Chicagoist Gift Guide '07
By Margaret Lyons in Miscellaneous on Dec 10, 2007 4:27PM
It's the most wonderful time of the year. Time to buy presents! Which means it's time for Chicagoist's annual gift guide. For 2007, we're looking at lots of Chicago-centric gifts (plus a few random goodies thrown in for fun). Tickets, memberships, art, decoration, kits, classes, clothes — we've got you covered.
Winter means snow, and snow means “dibs” on street parking. Ditch the broken lawn chairs and saw horses, and show some team spirit while demarcating your spot. These heavy-duty yellow stands are available in any of your favorite Chicago winter sports teams and include a blinking light to make sure your neighbor can’t claim he didn’t see that you were holding that spot — even after dark. Bulls, Bears, Blackhawks.
Half the fun of going to a Bears game is the tailgating. If your favorite Bears fan decks himself out from head to toe in blue and orange, so shouldn’t his tailgating gear? That’s why there’s the Keg- A-Que grill and 4-piece barbeque tool set. The propane-powered grill gets nice and hot for grilling brats and polish sausages, then can be turned off as game time approaches. The grill tools provide the right equipment to flip whatever kind of meat graces your grill. — Benjy Lipsman
We visited the Lincoln Park zoo frequently … even before we had our kid as an excuse. Give a little back to this free Chicago institution this holiday by adopting an animal. For $35, you’ll get a packet with information about your adoptee, a snazzy certificate, plus invitations to zookeeper lectures and a quarterly update. If you’re leaning towards the polar bear, giraffe or fruit bat, there are special adoption packages for $40 that also includes its likeness in plushie form. Perfect for that kid who loves horses but that Chicago apartment that can’t fit one. — Elizabeth Shapiro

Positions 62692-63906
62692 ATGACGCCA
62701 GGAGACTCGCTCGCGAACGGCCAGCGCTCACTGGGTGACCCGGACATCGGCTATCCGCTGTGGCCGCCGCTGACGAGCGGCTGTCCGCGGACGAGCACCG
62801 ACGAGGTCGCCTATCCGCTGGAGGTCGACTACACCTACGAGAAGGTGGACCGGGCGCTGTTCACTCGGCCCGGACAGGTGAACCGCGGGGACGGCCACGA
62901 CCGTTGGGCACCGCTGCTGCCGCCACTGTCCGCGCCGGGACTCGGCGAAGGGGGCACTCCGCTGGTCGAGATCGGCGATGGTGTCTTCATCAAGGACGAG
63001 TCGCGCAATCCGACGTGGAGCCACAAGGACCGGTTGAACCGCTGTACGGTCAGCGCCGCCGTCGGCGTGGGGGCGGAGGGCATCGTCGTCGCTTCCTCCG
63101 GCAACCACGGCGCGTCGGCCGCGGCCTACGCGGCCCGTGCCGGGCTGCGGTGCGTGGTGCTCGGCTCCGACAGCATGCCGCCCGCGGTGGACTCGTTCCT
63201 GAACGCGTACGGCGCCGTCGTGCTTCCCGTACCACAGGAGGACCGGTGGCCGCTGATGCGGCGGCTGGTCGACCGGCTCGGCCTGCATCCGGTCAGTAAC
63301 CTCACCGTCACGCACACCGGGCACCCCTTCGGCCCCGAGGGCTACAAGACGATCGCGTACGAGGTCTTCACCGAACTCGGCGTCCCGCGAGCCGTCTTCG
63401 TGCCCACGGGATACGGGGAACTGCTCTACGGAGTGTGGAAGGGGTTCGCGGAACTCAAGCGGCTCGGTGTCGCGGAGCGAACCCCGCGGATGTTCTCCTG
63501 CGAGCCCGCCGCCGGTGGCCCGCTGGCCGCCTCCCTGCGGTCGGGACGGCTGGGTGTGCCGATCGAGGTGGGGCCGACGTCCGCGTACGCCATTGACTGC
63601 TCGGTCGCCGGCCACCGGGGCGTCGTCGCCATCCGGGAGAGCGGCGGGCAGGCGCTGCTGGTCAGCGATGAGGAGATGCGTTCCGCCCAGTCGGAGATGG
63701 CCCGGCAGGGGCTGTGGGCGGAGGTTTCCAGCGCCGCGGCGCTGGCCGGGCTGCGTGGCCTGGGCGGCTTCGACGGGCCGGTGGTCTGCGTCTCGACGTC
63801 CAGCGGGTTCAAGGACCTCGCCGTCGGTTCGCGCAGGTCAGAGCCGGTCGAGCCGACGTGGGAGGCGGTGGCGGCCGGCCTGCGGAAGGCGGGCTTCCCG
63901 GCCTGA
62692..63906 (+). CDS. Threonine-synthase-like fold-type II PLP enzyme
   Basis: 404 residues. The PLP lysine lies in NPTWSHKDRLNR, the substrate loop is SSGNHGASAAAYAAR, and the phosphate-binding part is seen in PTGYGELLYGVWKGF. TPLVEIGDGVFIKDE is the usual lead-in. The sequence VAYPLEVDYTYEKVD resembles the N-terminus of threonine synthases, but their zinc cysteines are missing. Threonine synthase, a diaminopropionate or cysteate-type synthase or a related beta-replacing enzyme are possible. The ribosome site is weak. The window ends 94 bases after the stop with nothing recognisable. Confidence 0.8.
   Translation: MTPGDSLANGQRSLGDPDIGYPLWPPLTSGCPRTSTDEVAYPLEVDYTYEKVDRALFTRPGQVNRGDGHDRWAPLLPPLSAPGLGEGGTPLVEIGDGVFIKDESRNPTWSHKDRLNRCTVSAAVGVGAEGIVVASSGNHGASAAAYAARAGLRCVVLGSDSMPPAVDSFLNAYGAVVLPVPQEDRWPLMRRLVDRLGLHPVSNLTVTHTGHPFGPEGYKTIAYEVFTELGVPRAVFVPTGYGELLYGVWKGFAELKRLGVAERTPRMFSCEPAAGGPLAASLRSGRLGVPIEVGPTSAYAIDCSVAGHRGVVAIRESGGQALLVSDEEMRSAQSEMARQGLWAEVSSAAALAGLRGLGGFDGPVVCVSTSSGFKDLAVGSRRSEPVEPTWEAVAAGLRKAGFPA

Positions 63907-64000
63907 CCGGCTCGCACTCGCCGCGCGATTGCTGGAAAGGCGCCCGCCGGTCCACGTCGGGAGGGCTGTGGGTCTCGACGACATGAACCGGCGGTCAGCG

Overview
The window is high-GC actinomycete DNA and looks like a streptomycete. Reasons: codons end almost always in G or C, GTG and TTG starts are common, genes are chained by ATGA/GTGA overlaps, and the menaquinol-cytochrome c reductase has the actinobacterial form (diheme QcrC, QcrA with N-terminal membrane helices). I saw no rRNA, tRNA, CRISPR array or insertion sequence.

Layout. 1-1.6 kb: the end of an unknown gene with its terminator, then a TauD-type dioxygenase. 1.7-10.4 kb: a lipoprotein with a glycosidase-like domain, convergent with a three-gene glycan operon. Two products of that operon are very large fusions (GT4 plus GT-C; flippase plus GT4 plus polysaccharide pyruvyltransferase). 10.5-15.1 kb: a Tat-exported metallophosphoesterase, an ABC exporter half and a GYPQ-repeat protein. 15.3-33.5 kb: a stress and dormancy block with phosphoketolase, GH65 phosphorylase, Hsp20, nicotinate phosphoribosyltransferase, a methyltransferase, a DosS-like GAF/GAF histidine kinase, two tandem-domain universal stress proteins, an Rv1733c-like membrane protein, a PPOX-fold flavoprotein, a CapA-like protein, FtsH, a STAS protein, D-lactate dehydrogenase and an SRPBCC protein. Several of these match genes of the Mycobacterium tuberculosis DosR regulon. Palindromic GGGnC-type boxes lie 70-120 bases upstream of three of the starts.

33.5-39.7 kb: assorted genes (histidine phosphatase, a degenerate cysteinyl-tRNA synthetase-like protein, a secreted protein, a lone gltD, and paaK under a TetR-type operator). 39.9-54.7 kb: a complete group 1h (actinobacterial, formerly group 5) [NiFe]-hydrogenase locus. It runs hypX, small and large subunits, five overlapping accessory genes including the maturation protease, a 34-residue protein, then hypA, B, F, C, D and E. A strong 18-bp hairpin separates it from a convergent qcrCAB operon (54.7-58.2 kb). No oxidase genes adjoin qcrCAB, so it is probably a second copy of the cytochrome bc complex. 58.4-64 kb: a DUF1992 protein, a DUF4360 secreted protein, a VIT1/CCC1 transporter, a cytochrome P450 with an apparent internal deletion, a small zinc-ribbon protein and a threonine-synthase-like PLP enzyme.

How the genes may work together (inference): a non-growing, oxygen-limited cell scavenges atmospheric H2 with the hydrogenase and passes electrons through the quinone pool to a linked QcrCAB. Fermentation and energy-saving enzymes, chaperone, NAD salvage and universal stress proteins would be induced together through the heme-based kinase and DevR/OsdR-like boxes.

If you're buying a gift for someone who moved recently, combine a housewarming gift with a holiday one and tada! Your present problem is solved. We love this cheeky DIY cross stitch kit available at Sprout for $20. Cross stitch is easy, even for the non-crafty, and "don't make me cut you" is a sentiment anyone can embrace.
Who doesn't love anthropomorphic mustaches? Christ, that's a stupid question — everyone does. Mamas, papas, ladies, gents, kiddies, you name it. Which makes Shawnimals' pocket stache about the cutest, more versatile gift of the season. And he only sets you back $6.95, plus you can grab him at the always fun Rotofugi? God, it's like the stache is paying you. — Margaret Lyons
With weather like we have had the past week or two, we know many readers are thinking about catching the next flight to somewhere warm. Even if you can't jet out of town now, wear a T-shirt that makes you think of your favorite destination. Visit HubWear.com and customize your T-shirt with one of our local airports codes — Midway (MDW) or O'Hare (ORD) — and your favorite destination's. Chicagoist has been thinking of Buenos Aires (EZE) this week. The custom T-shirts are $35 and available in a variety of colors. — Todd McClamroch
Looking for the perfect gift for that rebellious architecture lover on your list? Chicagoist stumbled upon Michal Bryant’s photos at the Gold Coast Art Fair last year and bought two of them, including this one depicting Marina City. But according to new rules passed by Marina City’s whack job condo board, the photo could be considered contraband. That ... might make us like it even more. — Benjy Lipsman